My sisters and I had a meeting with our mother to talk about her living situation. It was hard to care for her when she lived in another state.
After two strokes, she had trouble walking. She needed help with meal preparation and bathing. She got some assistance from friends, but it was a struggle.
We were so relieved when our mother, 74, agreed to move in with my older sister, who had purchased a split-level home, in part to accommodate the possibility of our mother living there. We were making plans to hire a long-term care aide.
So we set a timeframe for her to move. But the time came and went, and still she refused to leave her home.
We pleaded. We fussed. We discussed what could happen under various scenarios if her health declined further. There were a lot of “what ifs,” one of which was: “What if there is a fire? How would you get out?”
“I’ll be all right,” she tried to reassure us.
When we pushed too hard, my mother would shut down.
And then our worst fear happened. An early-morning fire broke out in her home. She sustained third- and fourth-degree burns over a third of her body.
My mother held on for more than two months, surviving multiple skin-graft surgeries. She was cared for by an amazing team of medical professionals at the Nathan Speare Regional Burn Treatment Center at Crozer-Chester Medical Center in Pennsylvania. We had discussed where to move her for rehabilitation after her hospital stay.
Then on Memorial Day, my mother died.
There are times when the guilt becomes so heavy. Should we have pushed even harder? What could I have done differently to get her to recognize that she needed more help and could no longer live on her own?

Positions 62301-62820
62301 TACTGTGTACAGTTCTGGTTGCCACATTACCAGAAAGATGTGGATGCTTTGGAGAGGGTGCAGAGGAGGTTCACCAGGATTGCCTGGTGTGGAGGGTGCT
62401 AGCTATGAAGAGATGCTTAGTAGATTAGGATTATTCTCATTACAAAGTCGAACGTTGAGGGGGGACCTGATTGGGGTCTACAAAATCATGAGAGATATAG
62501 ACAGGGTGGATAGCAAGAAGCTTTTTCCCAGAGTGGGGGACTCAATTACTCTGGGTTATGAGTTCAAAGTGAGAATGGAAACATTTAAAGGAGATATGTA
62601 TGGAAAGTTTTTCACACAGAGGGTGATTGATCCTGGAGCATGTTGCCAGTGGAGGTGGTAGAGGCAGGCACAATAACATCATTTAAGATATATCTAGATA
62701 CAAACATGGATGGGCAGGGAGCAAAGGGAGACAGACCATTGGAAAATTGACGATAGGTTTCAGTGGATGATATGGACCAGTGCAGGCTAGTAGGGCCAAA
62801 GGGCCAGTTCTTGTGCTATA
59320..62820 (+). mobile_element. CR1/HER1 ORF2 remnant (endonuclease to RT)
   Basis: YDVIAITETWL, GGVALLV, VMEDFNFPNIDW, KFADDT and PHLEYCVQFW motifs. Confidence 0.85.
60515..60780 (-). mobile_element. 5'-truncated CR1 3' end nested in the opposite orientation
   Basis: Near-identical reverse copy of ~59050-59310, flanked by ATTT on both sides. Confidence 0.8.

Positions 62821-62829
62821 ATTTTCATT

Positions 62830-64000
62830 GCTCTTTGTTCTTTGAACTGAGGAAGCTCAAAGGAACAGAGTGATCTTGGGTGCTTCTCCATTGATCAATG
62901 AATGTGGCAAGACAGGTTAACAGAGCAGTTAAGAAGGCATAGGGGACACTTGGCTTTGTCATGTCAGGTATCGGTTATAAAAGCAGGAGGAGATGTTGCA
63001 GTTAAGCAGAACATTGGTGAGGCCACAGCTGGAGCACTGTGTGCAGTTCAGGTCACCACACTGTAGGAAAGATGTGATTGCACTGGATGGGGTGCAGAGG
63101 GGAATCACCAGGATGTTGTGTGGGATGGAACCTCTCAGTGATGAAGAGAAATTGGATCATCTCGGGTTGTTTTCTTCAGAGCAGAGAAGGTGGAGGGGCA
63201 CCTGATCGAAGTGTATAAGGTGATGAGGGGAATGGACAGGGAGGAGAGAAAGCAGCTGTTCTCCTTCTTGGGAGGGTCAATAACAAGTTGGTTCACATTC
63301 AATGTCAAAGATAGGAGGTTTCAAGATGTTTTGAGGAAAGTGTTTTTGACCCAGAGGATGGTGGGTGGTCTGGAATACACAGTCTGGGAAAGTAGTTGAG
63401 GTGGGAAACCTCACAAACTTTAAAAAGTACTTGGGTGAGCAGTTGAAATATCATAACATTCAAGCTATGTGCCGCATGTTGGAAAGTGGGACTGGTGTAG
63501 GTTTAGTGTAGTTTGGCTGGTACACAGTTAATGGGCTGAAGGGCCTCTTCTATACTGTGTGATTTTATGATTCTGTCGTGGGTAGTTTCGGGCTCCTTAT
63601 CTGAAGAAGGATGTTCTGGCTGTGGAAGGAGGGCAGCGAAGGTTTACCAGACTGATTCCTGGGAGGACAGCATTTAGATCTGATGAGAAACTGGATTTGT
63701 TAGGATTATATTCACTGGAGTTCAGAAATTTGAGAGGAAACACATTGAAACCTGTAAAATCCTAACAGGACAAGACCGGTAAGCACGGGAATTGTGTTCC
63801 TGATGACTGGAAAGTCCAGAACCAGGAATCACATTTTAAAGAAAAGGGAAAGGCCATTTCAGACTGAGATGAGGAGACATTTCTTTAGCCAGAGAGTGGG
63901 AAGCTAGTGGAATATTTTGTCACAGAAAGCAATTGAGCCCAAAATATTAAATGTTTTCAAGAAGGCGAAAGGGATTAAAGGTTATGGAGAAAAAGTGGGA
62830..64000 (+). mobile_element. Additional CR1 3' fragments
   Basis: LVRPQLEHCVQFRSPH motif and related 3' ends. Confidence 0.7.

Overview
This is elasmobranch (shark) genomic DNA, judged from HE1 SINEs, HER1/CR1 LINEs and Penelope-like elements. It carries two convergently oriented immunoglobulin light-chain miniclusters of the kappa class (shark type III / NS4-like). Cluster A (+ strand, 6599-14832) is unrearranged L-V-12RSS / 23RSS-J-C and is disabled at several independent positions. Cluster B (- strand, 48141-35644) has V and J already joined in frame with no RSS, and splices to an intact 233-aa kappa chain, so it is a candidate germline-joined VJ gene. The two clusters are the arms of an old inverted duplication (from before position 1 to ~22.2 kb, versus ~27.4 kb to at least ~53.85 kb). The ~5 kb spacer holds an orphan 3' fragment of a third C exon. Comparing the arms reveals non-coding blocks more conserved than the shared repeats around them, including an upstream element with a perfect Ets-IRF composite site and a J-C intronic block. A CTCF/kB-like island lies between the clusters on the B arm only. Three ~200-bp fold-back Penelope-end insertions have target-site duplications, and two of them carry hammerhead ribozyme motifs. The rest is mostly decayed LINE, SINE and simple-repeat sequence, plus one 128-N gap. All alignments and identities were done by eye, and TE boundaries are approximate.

But my mother was strong-willed, competent and in her right mind, so we couldn’t force her to relocate. And honestly, since she and I hadn’t been very close, I was afraid of losing her again if I pushed too hard. It was her mother, Big Mama, who had raised me. But over the last few years, my mother and I had reconnected. She was a different person to me after the strokes. Gentler. Repentant. We were in a good place. I wanted her to let me help her. I wanted her closer.
Like many seniors, my mother stubbornly clung to her independence even though it put her in harm’s way. Nearly 90 percent of people over 65 want to stay in their home as long as possible, according to AARP.
Ideally, it is better and can be more cost-effective for people to age in place as long as they are physically able. Yet there may come a time when they can’t stay.
As a caregiver, it’s scary when you get calls about falls, or a pot left burning on the stove, or a home that was once pristine but now is grimy and dirty.
I’ve spoken to a lot of caregivers who are frustrated, some angry, others worried and exhausted from trying to assist an aging parent — sometimes both parents — from afar. Even for caregivers living in the same area, it can be overwhelming running back and forth. Even when there’s money to hire an aide, some people’s parents stubbornly refuse assistance.
I was speaking recently to a group of seniors, and I asked them to actively plan for the possibility that they won’t be able to stay in their homes. Don’t be stubborn, I told them. Think about the toll on the caregiver — and your relationship — when you refuse to move or won’t let anyone come in to help.
For caregivers, I can’t tell you any more than this: Keep advocating and pushing for your parents to move if it’s necessary. You can easily find tips from AARP, caregiving.org and other elder-care resources and experts on how to talk to an aging parent about transitioning into another living situation.
One of my favorite songs is “Stand” by gospel artist Donnie McClurkin. “What do you do when you’ve done all you can and it seems like it’s never enough?” he sings.
If you’re a caregiver, don’t bow. Don’t give up even when there’s nothing else you can do.
After you’ve done all you can, you just stand.
(c) 2014, Washington Post Writers Group